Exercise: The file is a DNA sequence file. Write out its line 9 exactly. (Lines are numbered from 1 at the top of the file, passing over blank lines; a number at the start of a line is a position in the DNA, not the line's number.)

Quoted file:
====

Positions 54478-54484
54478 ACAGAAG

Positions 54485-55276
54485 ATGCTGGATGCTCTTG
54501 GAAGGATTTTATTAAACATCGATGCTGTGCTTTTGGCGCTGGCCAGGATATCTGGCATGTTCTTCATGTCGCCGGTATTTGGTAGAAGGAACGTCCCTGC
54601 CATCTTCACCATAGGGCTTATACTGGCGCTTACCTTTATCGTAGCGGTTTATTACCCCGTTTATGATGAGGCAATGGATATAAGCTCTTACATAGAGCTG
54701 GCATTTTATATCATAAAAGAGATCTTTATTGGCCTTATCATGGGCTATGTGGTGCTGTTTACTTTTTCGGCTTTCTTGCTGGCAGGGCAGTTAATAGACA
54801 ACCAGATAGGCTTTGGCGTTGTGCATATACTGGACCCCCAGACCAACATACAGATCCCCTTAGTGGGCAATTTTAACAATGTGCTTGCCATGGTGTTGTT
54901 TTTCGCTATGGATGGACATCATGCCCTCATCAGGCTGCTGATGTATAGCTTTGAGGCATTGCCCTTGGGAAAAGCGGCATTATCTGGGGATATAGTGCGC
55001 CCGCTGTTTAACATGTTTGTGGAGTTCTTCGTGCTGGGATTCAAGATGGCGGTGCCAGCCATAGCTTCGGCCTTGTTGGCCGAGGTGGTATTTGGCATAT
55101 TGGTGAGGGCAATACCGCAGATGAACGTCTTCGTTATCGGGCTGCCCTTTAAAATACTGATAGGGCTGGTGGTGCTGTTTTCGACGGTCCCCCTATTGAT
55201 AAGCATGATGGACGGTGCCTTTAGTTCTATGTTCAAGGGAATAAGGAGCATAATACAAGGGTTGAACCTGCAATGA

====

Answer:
54901 TTTCGCTATGGATGGACATCATGCCCTCATCAGGCTGCTGATGTATAGCTTTGAGGCATTGCCCTTGGGAAAAGCGGCATTATCTGGGGATATAGTGCGC